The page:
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Ask Ethan: How Can LISA, Without Fixed-Length Arms, Ever Detect Gravitational Waves?

2 Feb 2019, 15:01 UTC
Ask Ethan: How Can LISA, Without Fixed-Length Arms, Ever Detect Gravitational Waves?

C. Henze/NASA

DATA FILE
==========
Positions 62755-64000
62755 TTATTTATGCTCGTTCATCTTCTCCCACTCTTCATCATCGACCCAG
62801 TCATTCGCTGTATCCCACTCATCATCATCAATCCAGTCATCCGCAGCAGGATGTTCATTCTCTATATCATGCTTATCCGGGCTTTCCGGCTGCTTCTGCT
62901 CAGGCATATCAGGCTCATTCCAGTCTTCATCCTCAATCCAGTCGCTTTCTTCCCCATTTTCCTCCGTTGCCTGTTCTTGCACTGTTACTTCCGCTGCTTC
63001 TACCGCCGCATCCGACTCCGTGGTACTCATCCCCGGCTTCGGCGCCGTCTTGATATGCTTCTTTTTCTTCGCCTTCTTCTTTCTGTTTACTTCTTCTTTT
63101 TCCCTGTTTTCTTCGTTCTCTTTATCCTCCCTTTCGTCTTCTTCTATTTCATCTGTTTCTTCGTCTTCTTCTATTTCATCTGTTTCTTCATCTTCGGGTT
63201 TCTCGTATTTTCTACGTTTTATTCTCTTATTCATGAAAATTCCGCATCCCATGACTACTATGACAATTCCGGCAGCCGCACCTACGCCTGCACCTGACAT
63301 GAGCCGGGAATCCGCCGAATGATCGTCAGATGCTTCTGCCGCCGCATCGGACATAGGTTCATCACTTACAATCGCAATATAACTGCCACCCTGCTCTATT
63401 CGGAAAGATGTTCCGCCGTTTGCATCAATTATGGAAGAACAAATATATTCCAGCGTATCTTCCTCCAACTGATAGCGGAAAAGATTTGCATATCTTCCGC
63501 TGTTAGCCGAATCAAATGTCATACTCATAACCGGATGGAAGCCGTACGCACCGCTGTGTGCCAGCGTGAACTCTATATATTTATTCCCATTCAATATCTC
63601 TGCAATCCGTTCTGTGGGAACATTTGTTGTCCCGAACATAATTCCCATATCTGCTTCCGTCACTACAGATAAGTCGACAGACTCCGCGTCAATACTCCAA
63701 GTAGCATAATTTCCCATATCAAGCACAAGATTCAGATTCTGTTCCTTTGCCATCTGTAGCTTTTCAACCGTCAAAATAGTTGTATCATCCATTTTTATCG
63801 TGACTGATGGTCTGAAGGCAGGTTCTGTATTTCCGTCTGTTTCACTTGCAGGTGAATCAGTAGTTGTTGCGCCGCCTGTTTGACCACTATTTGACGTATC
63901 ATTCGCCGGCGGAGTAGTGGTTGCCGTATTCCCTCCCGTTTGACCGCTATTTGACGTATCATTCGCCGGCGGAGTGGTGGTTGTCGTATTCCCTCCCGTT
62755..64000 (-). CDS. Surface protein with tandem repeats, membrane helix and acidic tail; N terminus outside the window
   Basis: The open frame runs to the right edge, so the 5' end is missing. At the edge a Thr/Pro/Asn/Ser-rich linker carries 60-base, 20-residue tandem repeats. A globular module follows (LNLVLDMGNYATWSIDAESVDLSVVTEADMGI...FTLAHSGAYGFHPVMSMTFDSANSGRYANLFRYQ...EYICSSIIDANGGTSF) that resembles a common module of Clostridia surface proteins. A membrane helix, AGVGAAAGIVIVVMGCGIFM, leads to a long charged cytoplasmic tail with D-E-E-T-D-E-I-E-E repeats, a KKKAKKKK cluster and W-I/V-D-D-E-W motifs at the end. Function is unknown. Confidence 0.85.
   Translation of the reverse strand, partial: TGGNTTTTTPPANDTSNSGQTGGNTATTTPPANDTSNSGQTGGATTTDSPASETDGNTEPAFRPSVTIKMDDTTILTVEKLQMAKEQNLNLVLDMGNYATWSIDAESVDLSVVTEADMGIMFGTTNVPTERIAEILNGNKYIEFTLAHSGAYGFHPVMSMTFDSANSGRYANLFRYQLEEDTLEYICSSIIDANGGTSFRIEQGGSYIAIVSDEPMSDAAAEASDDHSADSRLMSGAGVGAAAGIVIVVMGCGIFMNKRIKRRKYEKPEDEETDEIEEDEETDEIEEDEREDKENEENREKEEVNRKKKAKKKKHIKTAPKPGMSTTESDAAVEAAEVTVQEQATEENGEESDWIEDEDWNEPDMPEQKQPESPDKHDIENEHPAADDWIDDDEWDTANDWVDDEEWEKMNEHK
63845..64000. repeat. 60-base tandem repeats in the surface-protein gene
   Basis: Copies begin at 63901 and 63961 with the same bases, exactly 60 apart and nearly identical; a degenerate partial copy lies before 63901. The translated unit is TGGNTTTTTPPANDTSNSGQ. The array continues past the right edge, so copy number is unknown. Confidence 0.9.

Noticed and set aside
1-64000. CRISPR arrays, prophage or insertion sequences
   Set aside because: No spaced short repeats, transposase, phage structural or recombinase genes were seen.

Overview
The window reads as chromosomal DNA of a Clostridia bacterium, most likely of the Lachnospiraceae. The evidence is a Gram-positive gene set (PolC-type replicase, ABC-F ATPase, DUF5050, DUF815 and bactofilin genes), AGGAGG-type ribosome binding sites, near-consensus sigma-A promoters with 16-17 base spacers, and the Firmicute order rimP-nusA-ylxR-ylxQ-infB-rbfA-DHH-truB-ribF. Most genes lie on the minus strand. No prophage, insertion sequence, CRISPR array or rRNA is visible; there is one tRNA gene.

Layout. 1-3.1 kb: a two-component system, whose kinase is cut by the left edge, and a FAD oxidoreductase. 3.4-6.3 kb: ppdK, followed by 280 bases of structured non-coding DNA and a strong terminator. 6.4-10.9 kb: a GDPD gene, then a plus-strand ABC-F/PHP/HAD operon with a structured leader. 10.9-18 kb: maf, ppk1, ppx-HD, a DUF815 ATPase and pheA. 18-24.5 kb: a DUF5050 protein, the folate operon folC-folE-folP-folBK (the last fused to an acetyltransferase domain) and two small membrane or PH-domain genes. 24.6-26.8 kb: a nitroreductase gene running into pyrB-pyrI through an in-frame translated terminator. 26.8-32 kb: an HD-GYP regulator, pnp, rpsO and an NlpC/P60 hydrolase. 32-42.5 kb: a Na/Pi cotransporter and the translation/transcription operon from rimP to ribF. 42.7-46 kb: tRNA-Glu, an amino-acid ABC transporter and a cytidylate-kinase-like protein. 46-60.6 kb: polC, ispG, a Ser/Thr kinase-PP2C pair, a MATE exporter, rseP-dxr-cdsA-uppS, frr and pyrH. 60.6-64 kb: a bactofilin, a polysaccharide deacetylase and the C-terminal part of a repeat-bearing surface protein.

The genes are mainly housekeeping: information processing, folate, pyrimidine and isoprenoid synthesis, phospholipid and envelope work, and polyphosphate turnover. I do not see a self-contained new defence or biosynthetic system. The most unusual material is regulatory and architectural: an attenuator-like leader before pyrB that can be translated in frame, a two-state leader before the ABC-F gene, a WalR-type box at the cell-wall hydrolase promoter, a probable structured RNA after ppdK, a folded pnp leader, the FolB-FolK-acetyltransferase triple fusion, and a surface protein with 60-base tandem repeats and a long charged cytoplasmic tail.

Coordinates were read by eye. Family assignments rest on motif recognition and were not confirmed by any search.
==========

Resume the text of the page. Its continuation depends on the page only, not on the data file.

Since it began operating in 2015, advanced LIGO has ushered in an era of a new type of astronomy: using gravitational wave signals. The way we do it, however, is through a very special technique known as laser interferometry. By splitting a laser and sending each half of the beam down a perpendicular path, reflecting them back, and recombining them, we can create an interference pattern. If the lengths of those paths change, the interference pattern changes, enabling us to detect those waves. 

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